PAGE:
If pushed no country could actually express the real reason they went to war. Because of this it made it difficult to end it once it started. It became "We cannot allow these men to have died in vain, over nothing."


After studying it for so many years I´ve come to the conclusion that that they all formed their war aims and reasons for fighting "After they´d got into it".

Trevor
----------------------------------
`Hey don´t the wars come easy and don´t the peace come hard`- Buffy Sainte-Marie Some swim with the stream. Some swim against the stream. Me - I´m stuck somewhere in the woods and can´t even find the stupid stream.
scoucer
Berlin
 Germany
Posts: 2778
A hard slog...
Posted on: 4/8/2020 9:59:21 AM

Quote:

Nothing particularly groundbreaking. Germany doesn't come off as responsible for starting the war, at least, not in the sense of the war guilt clause in the Treaty of Versailles. Neither were its hands totally clean.


Maybe it´s just me getting cynical in my old age, but Germany "had" to be found guilty in the sense of the war guilt clause in the Treaty of Versailles or the Allies couldn´t , by international law, demand reparations.

Trevor
----------------------------------
`Hey don´t the wars come easy and don´t the peace come hard`- Buffy Sainte-Marie Some swim with the stream. Some swim against the stream. Me - I´m stuck somewhere in the woods and can´t even find the stupid stream.
Jim Cameron
Ossining
NY USA
Posts: 914
A hard slog...
Posted on: 4/8/2020 1:05:53 PM

Not, I would imagine, that finding Germany responsible was a particularly high bar.

I don't pretend to have studied the matter in any great depth, beyond a "conventional wisdom" understanding, but as far as reparations were concerned didn't the massive inflation during the Weimar years actually make the payments relatively less onerous?
----------------------------------
Jim Cameron Every time I go to Gettysburg, I learn two things. Something new, and, how much I still don't know.
john hayward
Allenstown
NH USA
Posts: 816
A hard slog...
Posted on: 4/8/2020 2:58:58 PM

Jim, Trevor

Who were they going to blame?
Serbia? Since she was an ally I highly doubt it.
A-H? Didn't exist any more
Russia? They were now communists still former ally
GB/France? really?

Only one left was Germany.





----------------------------------
"When fascism comes to America it will be wrapped in the flag and carrying a cross."
scoucer
Berlin
 Germany
Posts: 2778
A hard slog...
Posted on: 4/8/2020 6:18:16 PM

Quote:
Not, I would imagine, that finding Germany responsible was a particularly high bar.

I don't pretend to have studied the matter in any great depth, beyond a "conventional wisdom" understanding, but as far as reparations were concerned didn't the massive inflation during the Weimar years actually make the payments relatively less onerous?


Yes, the reparations were not the problem. For the German people it was a problem of being forced to accept a guilt which they didn´t see. And it went across all sections, parties and classes. Even those who were willing to see some sort of guilt were the opinion it was the machinations of the monarchy which they had swept away in a revolution. The shock for many Germans was that they expected there to be negotiations, based on Wilson´s 14 points, as a new German Republik. Instead they were informed there would be no negotations, sign it or hostilities would further commence. Not very smart move from the Allies.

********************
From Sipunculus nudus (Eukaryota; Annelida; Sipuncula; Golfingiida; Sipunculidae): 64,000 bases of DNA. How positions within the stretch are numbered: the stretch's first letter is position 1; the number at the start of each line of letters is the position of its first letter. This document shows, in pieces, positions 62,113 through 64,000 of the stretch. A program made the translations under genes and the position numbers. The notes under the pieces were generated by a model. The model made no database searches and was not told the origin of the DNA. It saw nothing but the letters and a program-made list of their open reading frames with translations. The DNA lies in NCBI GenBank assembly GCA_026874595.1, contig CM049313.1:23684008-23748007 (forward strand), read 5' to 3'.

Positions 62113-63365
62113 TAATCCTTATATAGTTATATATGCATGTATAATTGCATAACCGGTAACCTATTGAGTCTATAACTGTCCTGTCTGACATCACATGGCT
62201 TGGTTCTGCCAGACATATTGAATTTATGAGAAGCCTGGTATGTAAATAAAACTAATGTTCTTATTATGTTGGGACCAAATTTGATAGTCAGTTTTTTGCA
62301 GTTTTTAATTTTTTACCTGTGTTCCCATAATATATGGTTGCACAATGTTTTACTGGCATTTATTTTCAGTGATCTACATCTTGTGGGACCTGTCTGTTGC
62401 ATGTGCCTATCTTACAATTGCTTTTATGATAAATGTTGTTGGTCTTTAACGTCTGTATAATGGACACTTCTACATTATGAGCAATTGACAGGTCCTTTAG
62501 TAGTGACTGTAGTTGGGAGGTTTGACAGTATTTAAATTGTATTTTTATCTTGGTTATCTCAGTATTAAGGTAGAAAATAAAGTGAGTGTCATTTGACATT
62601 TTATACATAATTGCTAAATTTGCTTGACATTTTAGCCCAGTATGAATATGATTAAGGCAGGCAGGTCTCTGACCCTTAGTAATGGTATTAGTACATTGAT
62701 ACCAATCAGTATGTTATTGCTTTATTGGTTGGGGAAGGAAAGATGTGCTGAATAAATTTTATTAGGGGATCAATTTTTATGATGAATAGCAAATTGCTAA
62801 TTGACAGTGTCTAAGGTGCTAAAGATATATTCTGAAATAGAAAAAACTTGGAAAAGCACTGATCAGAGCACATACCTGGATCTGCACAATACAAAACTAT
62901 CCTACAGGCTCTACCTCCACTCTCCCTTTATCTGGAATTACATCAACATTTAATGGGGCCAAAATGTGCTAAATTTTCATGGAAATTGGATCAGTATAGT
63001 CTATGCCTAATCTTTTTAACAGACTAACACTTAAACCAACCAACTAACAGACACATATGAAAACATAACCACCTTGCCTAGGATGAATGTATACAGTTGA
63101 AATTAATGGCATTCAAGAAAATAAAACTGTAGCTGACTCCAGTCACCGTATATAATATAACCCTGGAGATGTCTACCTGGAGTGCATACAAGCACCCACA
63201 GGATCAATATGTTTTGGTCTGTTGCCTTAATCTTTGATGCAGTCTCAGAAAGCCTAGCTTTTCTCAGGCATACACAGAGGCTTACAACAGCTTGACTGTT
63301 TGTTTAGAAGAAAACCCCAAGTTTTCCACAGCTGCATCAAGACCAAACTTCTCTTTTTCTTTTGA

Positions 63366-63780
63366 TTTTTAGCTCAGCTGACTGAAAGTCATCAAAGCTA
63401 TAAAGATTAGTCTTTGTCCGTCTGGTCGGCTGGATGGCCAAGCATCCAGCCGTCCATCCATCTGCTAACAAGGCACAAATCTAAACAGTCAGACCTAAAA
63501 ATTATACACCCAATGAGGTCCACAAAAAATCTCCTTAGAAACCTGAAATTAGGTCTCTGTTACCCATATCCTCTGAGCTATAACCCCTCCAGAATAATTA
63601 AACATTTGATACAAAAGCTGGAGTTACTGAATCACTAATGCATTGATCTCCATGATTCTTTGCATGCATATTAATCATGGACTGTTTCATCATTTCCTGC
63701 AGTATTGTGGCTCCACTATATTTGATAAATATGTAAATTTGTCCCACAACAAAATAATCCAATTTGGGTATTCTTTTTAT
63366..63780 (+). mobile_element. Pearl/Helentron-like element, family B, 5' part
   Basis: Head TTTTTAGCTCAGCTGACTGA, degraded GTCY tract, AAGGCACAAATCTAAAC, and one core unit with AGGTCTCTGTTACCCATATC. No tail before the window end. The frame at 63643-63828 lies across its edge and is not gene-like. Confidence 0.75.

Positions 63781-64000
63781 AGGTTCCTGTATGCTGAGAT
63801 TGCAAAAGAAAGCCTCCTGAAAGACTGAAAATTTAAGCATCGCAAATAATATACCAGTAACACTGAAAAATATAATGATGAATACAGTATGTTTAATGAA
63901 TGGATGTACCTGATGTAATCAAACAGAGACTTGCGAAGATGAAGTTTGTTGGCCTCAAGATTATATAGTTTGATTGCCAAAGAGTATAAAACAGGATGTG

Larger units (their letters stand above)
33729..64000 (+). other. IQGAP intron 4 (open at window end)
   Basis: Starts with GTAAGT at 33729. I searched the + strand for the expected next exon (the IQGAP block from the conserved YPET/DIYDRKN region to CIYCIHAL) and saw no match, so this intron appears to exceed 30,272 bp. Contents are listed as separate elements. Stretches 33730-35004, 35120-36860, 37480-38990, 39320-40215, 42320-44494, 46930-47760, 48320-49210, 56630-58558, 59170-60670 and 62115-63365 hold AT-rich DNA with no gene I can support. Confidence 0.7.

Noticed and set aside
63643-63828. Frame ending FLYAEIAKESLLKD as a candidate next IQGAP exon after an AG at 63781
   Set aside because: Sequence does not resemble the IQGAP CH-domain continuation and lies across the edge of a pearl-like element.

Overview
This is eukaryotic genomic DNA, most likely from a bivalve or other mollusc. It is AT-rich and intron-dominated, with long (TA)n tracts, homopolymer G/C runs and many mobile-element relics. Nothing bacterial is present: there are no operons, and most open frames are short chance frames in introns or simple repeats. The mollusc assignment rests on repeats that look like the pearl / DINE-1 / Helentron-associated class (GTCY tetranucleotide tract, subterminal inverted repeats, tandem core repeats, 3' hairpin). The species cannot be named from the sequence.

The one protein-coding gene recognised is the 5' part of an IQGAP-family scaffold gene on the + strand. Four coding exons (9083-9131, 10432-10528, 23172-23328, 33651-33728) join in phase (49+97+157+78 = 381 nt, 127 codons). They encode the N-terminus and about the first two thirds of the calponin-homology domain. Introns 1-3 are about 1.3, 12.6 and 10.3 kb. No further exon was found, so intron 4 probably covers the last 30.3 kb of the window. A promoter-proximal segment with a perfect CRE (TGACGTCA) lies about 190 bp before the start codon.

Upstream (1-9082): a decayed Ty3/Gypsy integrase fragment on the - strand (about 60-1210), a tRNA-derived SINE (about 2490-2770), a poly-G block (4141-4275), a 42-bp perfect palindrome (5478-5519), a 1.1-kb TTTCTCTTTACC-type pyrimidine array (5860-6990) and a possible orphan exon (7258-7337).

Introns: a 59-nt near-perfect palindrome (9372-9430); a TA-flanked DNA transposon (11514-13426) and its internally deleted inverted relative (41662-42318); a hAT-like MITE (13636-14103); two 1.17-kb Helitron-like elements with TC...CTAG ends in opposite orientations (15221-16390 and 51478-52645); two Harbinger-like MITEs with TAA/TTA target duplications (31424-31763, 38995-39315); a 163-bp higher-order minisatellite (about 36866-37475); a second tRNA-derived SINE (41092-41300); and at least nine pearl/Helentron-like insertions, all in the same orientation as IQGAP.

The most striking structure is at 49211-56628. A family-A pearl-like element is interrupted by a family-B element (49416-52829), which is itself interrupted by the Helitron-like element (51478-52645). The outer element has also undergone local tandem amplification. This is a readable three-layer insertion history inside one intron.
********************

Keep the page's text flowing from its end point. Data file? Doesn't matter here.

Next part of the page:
Trevor
----------------------------------
`Hey don´t the wars come easy and don´t the peace come hard`- Buffy Sainte-Marie Some swim with the stream. Some swim against the stream. Me - I´m stuck somewhere in the woods and can´t even find the stupid stream.
john hayward
Allenstown
NH USA
Posts: 816
A hard slog...
Posted on: 4/8/2020 8:09:38 PM

Trevor

There was no real agreement between the Big 3. Each wanted something. Wilson with his idealistic 14 Points, Clemenceau. want Germany weak and no threat. Lloyd George saw an economic trading partner. Plus someone had to pay $ for the War.

The new Republican Adm vowed to cut taxes and needed the money owed by France and GB to balance the budget. The only place they were going to get it was from Germany
----------------------------------
"When fascism comes to America it will be wrapped in the flag and carrying a cross."
Jim Cameron
Ossining
NY USA
Posts: 914
A hard slog...
Posted on: 9/23/2020 8:42:47 PM

Just by way of an update, I am still slogging my way through this book. Currently up to page 559! Which makes it something like 100 pages since the end of March. Pathetic, but I remain determined to reach the end. Sooner or later.

I have, it must be said, actually finished two or three other books in the interim, including Ian Toll's "Twilight of the Gods", the monumental (792 pages) third volume of his trilogy on the war in the Pacific in 1944 - 1945. Basically, the Philippines, Okinawa, and Iwo Jima, plus the air war over Japan. Which, I enjoyed immensely. It was both informative and, entertaining. A rare combination. This not being the proper forum for the Pacific during WW2, I will confine my comments to a spoiler that the author is no fan of Bill Halsey.

Since it seems to be a rare day when I get through more than about 3 pages of "Pandora's Box", check back some time in 2021.
----------------------------------
Jim Cameron Every time I go to Gettysburg, I learn two things. Something new, and, how much I still don't know.

© 2020 - MilitaryHistoryOnline.com LLC